OpenStreetMap edits in Maynooth, Ireland (“Analysing the growth of OpenStreetMap networks” by Corcoran, Mooney and Bertolotto in Spatial Statistics) - densification (red), exploration (green)
via The Atlantic Cities
That evolution looks an awful lot like how physical street networks themselves evolve over time. And, in fact, the Irish researchers behind this project found that OpenStreetMap expands precisely through two processes – “exploration” at the outer edges of the known network, and concurrent “densification” of its core – that have been used to describe how road networks are built.
Obviously, a new area must be explored before anyone can build out that particular neighborhood’s spiderweb-like side streets. But these two processes occur simultaneously in different parts of the network. Given that OpenStreetMap appears to so closely mirror the growth of real-world infrastructure, the tool may offer the opportunity to understand the expansion of networks in a way that no one was trying to do when these streets were paved in the first place.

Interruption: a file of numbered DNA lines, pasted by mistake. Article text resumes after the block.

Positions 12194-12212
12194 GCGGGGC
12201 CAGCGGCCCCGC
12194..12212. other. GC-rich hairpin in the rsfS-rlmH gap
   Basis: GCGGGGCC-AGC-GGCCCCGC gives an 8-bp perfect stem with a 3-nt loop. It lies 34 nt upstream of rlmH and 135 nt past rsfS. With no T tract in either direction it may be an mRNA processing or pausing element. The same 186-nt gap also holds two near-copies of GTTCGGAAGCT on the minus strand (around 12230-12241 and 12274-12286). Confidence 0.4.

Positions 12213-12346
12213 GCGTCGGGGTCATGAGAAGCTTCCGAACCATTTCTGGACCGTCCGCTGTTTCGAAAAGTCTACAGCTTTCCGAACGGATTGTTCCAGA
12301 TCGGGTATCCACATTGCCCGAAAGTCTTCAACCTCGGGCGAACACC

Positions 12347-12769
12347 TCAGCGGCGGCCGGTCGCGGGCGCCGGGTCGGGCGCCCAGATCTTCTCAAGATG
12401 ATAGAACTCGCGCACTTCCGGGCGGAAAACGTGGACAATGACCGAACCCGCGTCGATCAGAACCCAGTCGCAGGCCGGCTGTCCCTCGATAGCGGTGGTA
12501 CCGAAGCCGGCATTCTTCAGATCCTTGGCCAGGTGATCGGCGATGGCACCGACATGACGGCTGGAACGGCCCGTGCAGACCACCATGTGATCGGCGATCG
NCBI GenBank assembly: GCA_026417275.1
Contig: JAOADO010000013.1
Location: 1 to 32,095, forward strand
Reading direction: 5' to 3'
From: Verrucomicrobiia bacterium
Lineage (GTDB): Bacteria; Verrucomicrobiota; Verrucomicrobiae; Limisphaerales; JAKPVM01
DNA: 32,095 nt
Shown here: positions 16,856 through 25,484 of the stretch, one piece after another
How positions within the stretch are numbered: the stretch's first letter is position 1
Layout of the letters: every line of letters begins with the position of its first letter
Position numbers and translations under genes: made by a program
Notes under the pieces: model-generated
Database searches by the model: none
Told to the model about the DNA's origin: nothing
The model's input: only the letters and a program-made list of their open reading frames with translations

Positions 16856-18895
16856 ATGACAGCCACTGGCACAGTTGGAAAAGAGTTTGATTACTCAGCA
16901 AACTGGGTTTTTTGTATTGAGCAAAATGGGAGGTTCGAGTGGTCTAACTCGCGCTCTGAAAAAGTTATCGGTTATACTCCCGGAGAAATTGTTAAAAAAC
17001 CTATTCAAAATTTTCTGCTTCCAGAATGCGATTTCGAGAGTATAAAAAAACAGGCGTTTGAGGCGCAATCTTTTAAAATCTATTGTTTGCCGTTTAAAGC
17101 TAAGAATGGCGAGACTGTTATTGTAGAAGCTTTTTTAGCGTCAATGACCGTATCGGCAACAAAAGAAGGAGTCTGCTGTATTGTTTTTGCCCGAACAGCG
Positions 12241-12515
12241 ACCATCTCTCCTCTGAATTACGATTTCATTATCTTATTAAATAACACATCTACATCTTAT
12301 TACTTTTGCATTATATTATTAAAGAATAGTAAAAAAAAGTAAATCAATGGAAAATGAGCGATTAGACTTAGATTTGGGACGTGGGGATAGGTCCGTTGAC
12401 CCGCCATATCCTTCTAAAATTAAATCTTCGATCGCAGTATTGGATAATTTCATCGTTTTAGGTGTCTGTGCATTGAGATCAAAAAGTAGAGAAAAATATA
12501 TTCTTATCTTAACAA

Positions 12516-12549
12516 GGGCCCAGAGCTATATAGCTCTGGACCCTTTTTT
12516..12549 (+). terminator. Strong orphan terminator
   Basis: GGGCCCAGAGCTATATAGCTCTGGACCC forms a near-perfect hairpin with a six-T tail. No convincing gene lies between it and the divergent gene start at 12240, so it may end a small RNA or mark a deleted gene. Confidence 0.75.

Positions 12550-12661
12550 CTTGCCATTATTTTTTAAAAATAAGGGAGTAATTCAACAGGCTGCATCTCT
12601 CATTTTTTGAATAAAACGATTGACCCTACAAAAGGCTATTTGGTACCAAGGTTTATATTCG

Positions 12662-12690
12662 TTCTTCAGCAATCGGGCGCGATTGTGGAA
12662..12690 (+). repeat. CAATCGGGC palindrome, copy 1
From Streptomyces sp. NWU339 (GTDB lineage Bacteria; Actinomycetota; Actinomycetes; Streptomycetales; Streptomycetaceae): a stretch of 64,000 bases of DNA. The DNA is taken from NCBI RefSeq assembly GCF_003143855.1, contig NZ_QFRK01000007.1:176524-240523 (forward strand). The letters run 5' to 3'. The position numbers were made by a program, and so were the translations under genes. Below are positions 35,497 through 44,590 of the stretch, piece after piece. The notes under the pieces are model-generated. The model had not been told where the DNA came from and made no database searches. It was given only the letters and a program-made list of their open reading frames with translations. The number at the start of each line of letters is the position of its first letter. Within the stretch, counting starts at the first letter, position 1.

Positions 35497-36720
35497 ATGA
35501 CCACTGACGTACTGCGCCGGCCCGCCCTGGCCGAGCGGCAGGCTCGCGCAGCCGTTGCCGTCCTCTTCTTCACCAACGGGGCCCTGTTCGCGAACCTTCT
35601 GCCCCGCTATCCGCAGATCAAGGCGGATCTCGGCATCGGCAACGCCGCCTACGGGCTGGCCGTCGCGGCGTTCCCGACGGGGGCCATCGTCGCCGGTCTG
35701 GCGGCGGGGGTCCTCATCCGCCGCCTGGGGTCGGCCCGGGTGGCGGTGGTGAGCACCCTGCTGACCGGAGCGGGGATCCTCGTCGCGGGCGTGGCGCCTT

Researchers have gone back to look at earlier maps of development. But that process typically involves digging out old paper maps, scanning and digitizing them. And good time stamps aren’t always available to pinpoint a map’s moment in time. But with OpenStreetMap, Corcoran says, “It opens an opportunity to study how networks are growing in real time. OpenStreetMap is currently an evolving process – it’s still not complete. We don’t know when it will reach a stage of maturity.”